Former New York City Mayor Rudy Giuliani said “something’s wrong” with President Barack Obama, calling the president a “dilettante” on Thursday, according to an exclusive interview with The New York Times.
At a private dinner for potential 2016 candidate Wisconsin Gov. Scott Walker on Wednesday, Giuliani said he doesn’t believe Obama “loves America.”
“He doesn’t love you. And he doesn’t love me. He wasn’t brought up the way you were brought up and I was brought up, through love of this country,” he added.
Critics have alleged that Giuliani’s rhetoric reeked of racially insensitive overtones, but the 70-year-old Republican told The Times that’s not possible because Obama has “a white mother.”
According to The Times, Giuliani said, “Some people thought it was racist — I thought that was a joke, since he was brought up by a white mother, a white grandfather, went to white schools, and most of this he learned from white people.”
“This isn’t racism. This is socialism or possibly anti-colonialism,” he continued.
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Giuliani, who has been one Obama’s most outspoken critics – particularly on foreign policy – for years, said he made the initial controversial comments on Wednesday while speculating about the kind of candidate he’d like to see elected in 2016. “I want an American president to raise our spirits again, like a Ronald Reagan,” Giuliani said.
The White House has declined to officially comment on Giuliani’s statements, but on Thursday Deputy Press Secretary Eric Schultz said, “Mr. Giuliani test-drove this line of attack during his fleeting 2007 run for the presidency.” After serving two terms as mayor of New York, Giuliani unsuccessfully sought the 2008 GOP presidential nomination.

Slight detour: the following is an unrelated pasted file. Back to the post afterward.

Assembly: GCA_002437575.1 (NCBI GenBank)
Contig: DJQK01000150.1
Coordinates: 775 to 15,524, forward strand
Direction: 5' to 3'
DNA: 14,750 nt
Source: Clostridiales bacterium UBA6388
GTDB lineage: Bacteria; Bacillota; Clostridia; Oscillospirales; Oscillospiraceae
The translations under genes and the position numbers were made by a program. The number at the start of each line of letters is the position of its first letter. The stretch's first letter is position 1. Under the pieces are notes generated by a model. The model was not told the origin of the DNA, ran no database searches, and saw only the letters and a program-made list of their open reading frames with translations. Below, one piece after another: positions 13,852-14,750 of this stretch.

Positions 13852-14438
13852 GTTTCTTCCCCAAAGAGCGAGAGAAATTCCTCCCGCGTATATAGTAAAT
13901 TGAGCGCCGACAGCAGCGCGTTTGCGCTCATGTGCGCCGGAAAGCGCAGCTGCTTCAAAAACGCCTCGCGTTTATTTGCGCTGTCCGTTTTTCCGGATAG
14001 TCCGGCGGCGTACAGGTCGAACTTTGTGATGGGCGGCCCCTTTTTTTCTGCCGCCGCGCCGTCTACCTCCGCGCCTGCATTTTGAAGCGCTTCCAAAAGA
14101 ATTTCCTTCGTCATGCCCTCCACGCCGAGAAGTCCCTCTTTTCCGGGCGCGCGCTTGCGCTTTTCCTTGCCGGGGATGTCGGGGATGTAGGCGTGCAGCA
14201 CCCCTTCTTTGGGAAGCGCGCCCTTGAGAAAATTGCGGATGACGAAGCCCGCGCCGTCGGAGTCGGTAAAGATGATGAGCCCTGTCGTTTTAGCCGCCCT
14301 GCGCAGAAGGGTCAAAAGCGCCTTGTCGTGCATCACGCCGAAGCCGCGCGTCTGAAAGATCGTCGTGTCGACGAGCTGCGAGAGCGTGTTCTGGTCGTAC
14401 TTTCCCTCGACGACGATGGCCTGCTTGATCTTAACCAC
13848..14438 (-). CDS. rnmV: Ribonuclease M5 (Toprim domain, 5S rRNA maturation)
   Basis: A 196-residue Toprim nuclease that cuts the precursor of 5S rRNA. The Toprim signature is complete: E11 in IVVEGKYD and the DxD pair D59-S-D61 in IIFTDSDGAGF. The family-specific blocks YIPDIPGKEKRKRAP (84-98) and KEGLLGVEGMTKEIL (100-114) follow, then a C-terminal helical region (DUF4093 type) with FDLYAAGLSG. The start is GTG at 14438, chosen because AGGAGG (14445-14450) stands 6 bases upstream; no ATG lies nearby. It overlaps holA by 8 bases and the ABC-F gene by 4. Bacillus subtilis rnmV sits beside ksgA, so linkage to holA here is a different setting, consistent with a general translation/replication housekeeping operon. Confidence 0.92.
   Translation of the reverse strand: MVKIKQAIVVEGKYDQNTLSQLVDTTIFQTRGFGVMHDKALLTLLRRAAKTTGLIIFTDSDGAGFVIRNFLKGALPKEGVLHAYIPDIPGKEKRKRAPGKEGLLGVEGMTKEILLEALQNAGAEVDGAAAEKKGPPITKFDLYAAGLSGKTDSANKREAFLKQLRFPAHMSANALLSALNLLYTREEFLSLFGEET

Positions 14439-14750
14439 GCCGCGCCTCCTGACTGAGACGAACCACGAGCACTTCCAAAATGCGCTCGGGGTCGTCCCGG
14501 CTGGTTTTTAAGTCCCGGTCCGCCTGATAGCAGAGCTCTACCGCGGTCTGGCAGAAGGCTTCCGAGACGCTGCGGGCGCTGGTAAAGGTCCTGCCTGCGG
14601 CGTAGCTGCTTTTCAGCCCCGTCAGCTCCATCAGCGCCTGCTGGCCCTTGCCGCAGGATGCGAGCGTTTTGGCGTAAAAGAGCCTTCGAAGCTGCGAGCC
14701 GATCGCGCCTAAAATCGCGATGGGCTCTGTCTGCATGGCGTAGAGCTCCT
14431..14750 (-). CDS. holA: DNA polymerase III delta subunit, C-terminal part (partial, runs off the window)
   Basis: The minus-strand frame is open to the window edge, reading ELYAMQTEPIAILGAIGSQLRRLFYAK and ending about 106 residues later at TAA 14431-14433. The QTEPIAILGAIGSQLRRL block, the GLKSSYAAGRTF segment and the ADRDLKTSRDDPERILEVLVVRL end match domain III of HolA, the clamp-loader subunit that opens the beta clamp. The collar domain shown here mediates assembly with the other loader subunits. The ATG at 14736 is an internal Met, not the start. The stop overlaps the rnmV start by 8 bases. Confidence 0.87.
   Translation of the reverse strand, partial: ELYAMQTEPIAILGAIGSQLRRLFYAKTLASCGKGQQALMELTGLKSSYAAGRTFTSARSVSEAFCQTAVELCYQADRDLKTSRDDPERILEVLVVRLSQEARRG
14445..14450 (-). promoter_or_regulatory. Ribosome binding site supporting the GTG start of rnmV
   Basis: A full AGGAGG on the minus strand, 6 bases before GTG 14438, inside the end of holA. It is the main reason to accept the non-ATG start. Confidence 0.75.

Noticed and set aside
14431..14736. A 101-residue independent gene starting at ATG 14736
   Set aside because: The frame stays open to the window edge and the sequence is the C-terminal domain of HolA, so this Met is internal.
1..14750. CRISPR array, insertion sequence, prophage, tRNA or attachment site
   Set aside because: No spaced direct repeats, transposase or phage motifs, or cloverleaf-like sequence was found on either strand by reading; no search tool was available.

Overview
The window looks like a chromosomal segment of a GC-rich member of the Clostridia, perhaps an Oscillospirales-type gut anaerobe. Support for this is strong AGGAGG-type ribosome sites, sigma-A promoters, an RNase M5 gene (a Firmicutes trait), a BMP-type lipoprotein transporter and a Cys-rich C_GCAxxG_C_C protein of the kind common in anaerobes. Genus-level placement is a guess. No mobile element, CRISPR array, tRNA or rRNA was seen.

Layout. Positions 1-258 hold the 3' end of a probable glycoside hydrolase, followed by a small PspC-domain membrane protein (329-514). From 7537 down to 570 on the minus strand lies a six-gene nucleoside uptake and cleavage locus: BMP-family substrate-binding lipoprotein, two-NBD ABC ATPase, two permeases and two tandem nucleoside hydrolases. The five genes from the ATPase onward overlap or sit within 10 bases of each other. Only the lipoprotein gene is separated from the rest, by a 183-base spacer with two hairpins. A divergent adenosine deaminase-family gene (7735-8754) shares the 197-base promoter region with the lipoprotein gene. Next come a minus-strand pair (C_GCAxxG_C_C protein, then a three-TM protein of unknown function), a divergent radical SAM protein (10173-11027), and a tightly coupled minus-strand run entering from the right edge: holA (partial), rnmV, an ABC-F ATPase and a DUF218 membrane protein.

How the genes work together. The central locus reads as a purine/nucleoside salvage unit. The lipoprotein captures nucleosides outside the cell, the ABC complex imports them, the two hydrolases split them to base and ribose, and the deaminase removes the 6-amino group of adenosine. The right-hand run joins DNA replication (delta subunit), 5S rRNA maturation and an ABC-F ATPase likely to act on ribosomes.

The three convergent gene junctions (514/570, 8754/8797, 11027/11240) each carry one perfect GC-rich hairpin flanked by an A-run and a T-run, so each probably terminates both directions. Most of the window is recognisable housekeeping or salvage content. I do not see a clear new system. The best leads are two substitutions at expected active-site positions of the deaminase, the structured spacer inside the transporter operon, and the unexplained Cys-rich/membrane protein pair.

heavily criticized remarks are only the most recent in a string of controversial statements about race. Last fall, when predominately black protests against alleged police brutality in Ferguson, Missouri, captured national attention, Giuliani argued on a November episode of NBC’s “Meet the Press” that Giuliani’sblack-on-black crime was more responsible for the community’s problems than its largely white police force. “The fact is, I find it very disappointing that you’re not discussing the fact that 93% of blacks in America are killed by other blacks. We’re talking about the exception here,” said Giuliani.
Although he has not formally endorsed Walker, Giuliani said on Wednesday, “[W]ith all our flaws we’re the most exceptional country in the world. I’m looking for a presidential candidate who can express that, do that and carry it out. And if it’s you Scott, I’ll endorse you … and if it’s somebody else, I’ll support somebody else.”
Walker has stopped short of condemning what Giuliani said, telling CNBC on Thursday morning, “The mayor can speak for himself. I’m not going to comment on what the president thinks or not, he can speak for himself as well. I can tell you I love this country.”
Additional reporting by Jane C. Timm